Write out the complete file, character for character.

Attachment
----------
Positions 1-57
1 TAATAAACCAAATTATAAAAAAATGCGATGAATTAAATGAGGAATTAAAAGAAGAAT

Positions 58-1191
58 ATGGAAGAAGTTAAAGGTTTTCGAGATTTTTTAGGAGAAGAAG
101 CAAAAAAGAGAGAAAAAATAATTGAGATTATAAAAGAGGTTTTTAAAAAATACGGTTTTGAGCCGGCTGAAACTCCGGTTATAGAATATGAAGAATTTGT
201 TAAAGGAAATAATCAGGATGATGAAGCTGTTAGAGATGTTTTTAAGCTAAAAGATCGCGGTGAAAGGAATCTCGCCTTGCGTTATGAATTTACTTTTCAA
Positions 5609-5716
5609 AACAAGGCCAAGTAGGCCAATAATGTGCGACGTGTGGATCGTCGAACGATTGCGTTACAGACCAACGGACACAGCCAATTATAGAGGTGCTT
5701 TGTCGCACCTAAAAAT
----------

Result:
Positions 1-57
1 TAATAAACCAAATTATAAAAAAATGCGATGAATTAAATGAGGAATTAAAAGAAGAAT

Positions 58-1191
58 ATGGAAGAAGTTAAAGGTTTTCGAGATTTTTTAGGAGAAGAAG
101 CAAAAAAGAGAGAAAAAATAATTGAGATTATAAAAGAGGTTTTTAAAAAATACGGTTTTGAGCCGGCTGAAACTCCGGTTATAGAATATGAAGAATTTGT
201 TAAAGGAAATAATCAGGATGATGAAGCTGTTAGAGATGTTTTTAAGCTAAAAGATCGCGGTGAAAGGAATCTCGCCTTGCGTTATGAATTTACTTTTCAA
Positions 5609-5716
5609 AACAAGGCCAAGTAGGCCAATAATGTGCGACGTGTGGATCGTCGAACGATTGCGTTACAGACCAACGGACACAGCCAATTATAGAGGTGCTT
5701 TGTCGCACCTAAAAAT